I finally finished the book I've been reading for months, the one I've been reading for pleasure. Since I have little time for personal reading, it took so long to read a novel that is under 200 pages long! But I did finish it, and it was WONDERFUL! It is exactly the type of book I want to write, everything that I want to do with all of my learning. The book is, of course, "Confessions fo a Pagan Nun," and I recommend it to anyone who is interested in religion, the ancient Celts, druidry, Celtic Christianity, the meeting and the clash of the two faiths in about the 7th century Ireland, or any combination of these things. The love story is JUST RIGHT--wait, let me say that again--JUST RIGHT! It is subtle and realistic and understated but so powerful. It does not take up the whole book, it is not really obsessed over. The writing and the language used by Kate Horsley is amazing, and the comparison/contrast between Christianity and Celtic paganism is very enlightning. The thoughts pondered are worth pondering outside the book's pages and that is why I want the whole world to read this book--it might just save us all.


 

Time: 4:52 pm EST
Date: 06 December 2003
Reading: Confessions of a Pagan Nun, Emily Dickinson poetry
Hearing: North Waves (Roots Radio)
Inspiration: Paper Journal Entry

Entry: Why I Write/ 10 Years??

I'm sure there are 10,000 reasons more, but those are the ones I always come back to. Who I am matters, and I wouldn't know that half as well as I do now if I hadn't been keeping my thoughts around in journals like this one for the last 17 1/2 years. That is amazing to me, that ammount of time. I received an e-mail from my friend Anna the ohter day requesting my assistance in locating fellow 1994 graduates for our ten year high school reunion that she and Estelle are organizing. 10 YEARS?? Where did the time go? It feels like yesterday I was walking those yellowing halls, going to choir class, rehearsing on that glorious stage; just yesterday that I crushed on a new boy every week, stressed and obsessed about them, touched them for a brief moment and then drifted on again; just yesterday that I hated girls for no other reason than the fact that they would always have better hair or clothes or skin or boyfriends than I did, or because they had a car or a crown from a prom, or a gaggle of girlfriends who hated me too because I was inferior in popularity; just yesterday that I fell in love with literature, theater, art, music, nature; just yesterday that I discovered my soul and used it to sing out all of my insecurities, if only for five minutes, during a performance or recital, and for those fleeting, flying moments, I AWED strong black women, popular boys and girls, teachers, jocks, art geeks, rockers, newspaper reviewers and MY OWN FATHER by bearing my brilliant soul on the wings of a song. It was only yesterday that I found my truest friends, the ones who will always love me unconditionally and be around for all my triumphs and disappointments; just yesterday I discovered my soul sister--Marisa, my champion heroine--Delta, my solid support system--Matt, and the man who gave to me the first real taste of life, love and most importantly, passion--Adam; it feels like yesterday that we all were together holding hands and laughing, hugging and kissing, praising and hoping and dreaming, comforting and crying and even disagreeing. It all feels so near yet--not 10 years past--not a whole decade later. But, when I really think about it, I would not go back to those days even if I could, and, truthfully, I do not mourn their passing. They are living in me, those memories, and they have fused with my soul and helped me become who I am today. Cast in their faint glow I begin to like who I am now, even if I hated who I was then. I'm allowed to see just how much I've grown and learned, changed and remained the same, loved and lost, released and incorporated and finally OWNED.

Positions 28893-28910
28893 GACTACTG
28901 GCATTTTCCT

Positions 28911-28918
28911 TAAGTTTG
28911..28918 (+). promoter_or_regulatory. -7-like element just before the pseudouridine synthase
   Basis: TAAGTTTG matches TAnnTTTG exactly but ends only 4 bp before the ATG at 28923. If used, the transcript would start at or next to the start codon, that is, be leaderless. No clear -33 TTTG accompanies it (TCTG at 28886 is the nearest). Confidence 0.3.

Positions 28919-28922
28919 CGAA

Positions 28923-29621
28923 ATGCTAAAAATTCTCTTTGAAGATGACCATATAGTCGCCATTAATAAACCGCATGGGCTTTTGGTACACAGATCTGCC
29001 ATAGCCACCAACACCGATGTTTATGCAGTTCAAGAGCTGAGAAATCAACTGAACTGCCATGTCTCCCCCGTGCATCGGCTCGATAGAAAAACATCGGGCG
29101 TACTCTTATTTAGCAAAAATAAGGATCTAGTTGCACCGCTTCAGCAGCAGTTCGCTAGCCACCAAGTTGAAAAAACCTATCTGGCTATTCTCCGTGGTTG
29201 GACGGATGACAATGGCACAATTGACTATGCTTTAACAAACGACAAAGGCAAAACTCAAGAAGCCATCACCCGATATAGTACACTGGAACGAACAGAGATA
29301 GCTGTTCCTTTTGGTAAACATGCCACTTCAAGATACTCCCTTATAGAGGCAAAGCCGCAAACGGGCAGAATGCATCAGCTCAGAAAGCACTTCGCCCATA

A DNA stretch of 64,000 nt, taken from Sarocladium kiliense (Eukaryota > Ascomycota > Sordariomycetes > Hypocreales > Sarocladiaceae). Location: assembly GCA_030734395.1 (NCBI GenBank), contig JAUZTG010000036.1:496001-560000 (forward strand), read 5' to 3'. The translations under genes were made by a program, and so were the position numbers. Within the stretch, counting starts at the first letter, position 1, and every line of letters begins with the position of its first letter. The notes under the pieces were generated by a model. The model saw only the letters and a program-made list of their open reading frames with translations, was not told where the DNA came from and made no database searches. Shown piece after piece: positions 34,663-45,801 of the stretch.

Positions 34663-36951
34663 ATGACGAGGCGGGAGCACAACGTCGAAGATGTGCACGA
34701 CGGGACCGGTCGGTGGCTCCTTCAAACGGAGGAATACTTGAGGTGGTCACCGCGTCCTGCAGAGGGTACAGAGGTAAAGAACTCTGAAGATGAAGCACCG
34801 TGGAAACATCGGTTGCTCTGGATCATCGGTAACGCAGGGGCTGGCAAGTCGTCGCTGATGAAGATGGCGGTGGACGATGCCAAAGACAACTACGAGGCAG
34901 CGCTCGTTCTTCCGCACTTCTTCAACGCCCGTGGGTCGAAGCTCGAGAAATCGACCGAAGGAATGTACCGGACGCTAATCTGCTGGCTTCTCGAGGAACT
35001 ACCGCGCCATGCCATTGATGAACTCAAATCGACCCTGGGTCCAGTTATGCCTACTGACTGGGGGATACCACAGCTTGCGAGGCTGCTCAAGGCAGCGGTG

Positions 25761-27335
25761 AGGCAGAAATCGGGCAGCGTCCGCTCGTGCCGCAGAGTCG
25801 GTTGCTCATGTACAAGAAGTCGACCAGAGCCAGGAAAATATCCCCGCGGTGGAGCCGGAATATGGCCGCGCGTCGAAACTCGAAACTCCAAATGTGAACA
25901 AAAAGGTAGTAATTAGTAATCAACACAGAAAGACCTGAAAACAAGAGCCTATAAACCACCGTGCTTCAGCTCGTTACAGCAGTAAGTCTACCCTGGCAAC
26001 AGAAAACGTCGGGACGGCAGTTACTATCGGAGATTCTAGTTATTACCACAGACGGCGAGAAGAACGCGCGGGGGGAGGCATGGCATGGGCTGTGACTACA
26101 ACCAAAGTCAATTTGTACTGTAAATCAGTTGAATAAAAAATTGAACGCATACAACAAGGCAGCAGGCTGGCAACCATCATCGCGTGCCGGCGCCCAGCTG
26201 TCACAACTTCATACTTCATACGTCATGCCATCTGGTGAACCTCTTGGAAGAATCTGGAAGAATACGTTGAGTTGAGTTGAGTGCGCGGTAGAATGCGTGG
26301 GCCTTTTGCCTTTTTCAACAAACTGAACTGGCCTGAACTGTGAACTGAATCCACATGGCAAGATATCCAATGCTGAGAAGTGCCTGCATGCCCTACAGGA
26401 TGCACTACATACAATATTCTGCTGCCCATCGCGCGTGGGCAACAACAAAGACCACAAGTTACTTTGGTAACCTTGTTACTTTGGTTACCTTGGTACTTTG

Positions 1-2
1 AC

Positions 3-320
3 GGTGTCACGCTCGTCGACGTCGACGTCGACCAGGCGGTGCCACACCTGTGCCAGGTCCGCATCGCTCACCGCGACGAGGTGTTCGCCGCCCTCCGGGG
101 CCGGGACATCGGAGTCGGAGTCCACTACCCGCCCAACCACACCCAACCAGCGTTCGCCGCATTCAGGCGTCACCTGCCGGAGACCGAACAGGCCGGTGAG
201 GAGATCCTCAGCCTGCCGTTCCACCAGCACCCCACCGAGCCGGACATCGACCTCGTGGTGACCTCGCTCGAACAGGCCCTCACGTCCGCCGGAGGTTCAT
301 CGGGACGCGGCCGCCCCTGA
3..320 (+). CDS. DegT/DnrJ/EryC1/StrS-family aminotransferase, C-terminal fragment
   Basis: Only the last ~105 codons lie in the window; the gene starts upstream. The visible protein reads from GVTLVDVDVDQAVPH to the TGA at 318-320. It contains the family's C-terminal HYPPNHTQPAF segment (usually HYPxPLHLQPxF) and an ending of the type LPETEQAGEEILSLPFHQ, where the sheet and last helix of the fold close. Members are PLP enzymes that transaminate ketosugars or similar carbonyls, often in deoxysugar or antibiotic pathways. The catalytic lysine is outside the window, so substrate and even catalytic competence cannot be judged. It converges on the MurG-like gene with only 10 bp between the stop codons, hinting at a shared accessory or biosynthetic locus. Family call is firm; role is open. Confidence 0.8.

So it has been ten years. It's okay that I'm not 17; it's good to be 27! It's okay that I don't see my friends everyday, because the time I do see them becomes infinitely more cherished. I am alive and living a good life, nevermind that it's not a bi-polar roller-coaster or hormonal madhouse every day (well, not like it was then). I'm in love. I'm happy. I'm much wiser and more worldly. I'm capable and adaptable. I'm myself for no other reason than I know who I am--no one else defines me. That is the best feeling in the world and I'm reveling in that. It's ten years on, ten years further down the path that is my life. It could be no better time. I am fine and life is good!

 


Time: 10:37 pm EST
Date:
25 November 2003
Reading:
Confessions of a Pagan Nun, Walt Whitman's "Song of Myself," Tons of tomes of Chaucer criticism